I will post again soon, as you have to hear about my day Monday when Matthew threw up on me right before I went into the YMCA to get Gabriel and how they said I didn't have ID (apparently the puke on me doesn't count as ID) and couldn't take my kid. But that story doesn't exactly go well with cake.

Ah, to be me.

See ya soon,

Back To School: IEP Meetings

When you think of school starting, do you get scared of the IEP Meeting? I do.

I really have no reason to be scared. Truthfully it isn’t the actual meeting that makes my stomach tie in knots, it is the horror stories I hear all over the country about how hard it is to get services for our kids.

It is the anticipation of a fight. And even though I may be Evander Hollyfield in my mind, the school district is known to be Mike Tyson--and in this heavy weight battle there is so much to do, that I am afraid I will forget to cover my ears.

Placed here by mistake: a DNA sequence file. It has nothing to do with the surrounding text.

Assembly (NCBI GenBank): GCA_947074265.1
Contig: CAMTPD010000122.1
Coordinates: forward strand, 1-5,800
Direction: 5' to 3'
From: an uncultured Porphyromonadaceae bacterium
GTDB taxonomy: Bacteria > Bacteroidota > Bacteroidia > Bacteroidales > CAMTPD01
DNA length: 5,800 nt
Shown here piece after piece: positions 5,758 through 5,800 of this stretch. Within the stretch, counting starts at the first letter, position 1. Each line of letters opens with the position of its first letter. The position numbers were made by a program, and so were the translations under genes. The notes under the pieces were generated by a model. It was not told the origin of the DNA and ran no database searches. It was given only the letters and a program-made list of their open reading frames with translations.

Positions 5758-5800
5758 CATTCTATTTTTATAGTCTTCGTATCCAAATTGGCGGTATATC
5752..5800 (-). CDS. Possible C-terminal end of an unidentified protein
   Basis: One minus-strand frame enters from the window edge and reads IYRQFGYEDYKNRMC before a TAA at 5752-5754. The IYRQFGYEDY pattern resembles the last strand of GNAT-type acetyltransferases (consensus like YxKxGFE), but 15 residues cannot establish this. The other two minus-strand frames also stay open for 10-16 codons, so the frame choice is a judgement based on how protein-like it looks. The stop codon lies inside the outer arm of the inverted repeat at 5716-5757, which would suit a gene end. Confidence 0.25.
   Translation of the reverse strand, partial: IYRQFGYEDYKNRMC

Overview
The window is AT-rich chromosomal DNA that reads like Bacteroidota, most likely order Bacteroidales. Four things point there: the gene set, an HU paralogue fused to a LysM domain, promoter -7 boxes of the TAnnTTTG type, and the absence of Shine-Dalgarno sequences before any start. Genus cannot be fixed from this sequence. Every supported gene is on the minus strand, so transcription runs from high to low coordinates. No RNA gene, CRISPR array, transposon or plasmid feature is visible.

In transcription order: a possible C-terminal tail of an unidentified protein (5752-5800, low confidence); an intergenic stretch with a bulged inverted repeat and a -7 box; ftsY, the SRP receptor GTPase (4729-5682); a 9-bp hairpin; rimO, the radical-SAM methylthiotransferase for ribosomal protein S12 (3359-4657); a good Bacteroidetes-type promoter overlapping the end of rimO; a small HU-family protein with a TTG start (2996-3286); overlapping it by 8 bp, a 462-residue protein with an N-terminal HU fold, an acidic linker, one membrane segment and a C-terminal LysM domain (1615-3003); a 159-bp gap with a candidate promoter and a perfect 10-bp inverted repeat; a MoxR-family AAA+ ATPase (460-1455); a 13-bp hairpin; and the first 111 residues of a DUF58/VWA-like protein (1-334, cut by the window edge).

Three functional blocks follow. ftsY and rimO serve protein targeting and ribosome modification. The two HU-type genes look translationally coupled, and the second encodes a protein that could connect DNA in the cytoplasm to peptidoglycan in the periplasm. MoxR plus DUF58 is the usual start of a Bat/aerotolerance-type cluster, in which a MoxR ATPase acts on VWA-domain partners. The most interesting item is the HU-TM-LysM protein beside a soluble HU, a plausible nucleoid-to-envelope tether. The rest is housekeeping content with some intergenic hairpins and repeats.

That said, my IEP meetings have been few and far between, but also very pleasant.

I think that is because we don’t qualify for anything. (I can hear you laughing)

Again, my motto is, “If you can’t laugh at my life, you have no sense of humor.”


Gabriel qualifies for Speech for articulation issues. So he gets to see the school SLP for about 20 minutes once a week. That’s it.


My life has been considerably easier in dealing with the limited services that Gabriel qualifies for, in that I truly believe that the entire staff of our public school wants Gabriel to succeed. You are probably saying "Shouldn't every school feel that way about every kid?" Sounds great in philosophy (like "no kid left behind" did...), but in reality, that isn't how it works.

Which is why I feel like it is easier for me to trust my school since I believe that from the principal to the custodian each and every adult that runs into my kid during the day actually likes him and is willing to go out of their way to help accommodate him.

Yes that is mostly luck. And partially due to Gabriel being so damn cute. : )